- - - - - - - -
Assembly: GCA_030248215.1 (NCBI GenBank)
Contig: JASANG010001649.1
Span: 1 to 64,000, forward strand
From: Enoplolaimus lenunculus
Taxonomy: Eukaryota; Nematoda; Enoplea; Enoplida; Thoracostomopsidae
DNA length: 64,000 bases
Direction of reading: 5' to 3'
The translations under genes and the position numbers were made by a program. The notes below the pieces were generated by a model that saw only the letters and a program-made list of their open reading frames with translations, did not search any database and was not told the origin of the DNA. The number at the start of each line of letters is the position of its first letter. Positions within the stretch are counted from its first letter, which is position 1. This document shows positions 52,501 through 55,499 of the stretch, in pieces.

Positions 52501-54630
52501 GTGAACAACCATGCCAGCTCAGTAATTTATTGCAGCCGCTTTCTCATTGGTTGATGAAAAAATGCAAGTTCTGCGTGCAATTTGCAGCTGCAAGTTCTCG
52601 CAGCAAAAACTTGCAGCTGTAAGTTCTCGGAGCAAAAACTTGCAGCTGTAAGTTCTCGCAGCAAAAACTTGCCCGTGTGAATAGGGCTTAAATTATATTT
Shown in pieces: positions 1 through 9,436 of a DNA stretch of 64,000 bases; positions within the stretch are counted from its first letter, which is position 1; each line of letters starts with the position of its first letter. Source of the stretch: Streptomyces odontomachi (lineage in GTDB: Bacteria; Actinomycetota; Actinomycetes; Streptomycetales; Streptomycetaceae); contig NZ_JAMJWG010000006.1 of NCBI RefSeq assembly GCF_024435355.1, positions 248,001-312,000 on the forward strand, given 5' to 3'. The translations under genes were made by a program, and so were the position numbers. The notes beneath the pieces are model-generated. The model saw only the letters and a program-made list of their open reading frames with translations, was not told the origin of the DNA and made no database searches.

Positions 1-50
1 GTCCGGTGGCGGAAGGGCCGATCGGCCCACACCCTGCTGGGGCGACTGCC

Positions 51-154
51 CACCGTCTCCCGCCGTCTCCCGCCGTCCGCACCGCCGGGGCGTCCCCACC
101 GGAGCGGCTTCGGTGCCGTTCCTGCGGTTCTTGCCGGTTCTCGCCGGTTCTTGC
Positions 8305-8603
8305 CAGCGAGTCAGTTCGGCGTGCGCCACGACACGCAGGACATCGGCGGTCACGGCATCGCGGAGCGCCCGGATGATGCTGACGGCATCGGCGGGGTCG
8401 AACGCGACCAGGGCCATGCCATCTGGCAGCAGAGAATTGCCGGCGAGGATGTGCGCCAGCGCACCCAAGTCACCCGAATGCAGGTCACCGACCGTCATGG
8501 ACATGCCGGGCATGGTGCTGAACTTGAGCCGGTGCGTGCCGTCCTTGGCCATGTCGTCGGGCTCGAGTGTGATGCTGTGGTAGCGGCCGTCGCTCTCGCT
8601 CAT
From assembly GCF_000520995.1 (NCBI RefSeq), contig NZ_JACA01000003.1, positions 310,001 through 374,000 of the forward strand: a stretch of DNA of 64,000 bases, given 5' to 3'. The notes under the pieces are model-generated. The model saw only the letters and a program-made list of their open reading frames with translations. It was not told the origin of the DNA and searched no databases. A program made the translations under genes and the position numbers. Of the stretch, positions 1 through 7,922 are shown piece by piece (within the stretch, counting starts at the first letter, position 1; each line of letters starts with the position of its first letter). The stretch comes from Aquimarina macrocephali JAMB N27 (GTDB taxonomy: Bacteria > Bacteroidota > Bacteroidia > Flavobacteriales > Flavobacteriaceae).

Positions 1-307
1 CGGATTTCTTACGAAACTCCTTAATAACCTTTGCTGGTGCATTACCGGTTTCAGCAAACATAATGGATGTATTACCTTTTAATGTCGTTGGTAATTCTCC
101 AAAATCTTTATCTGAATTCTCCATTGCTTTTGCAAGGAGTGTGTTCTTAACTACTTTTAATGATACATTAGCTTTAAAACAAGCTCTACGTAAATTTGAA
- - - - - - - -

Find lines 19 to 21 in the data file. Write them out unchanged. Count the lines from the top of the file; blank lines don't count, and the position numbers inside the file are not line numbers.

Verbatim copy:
8305 CAGCGAGTCAGTTCGGCGTGCGCCACGACACGCAGGACATCGGCGGTCACGGCATCGCGGAGCGCCCGGATGATGCTGACGGCATCGGCGGGGTCG
8401 AACGCGACCAGGGCCATGCCATCTGGCAGCAGAGAATTGCCGGCGAGGATGTGCGCCAGCGCACCCAAGTCACCCGAATGCAGGTCACCGACCGTCATGG
8501 ACATGCCGGGCATGGTGCTGAACTTGAGCCGGTGCGTGCCGTCCTTGGCCATGTCGTCGGGCTCGAGTGTGATGCTGTGGTAGCGGCCGTCGCTCTCGCT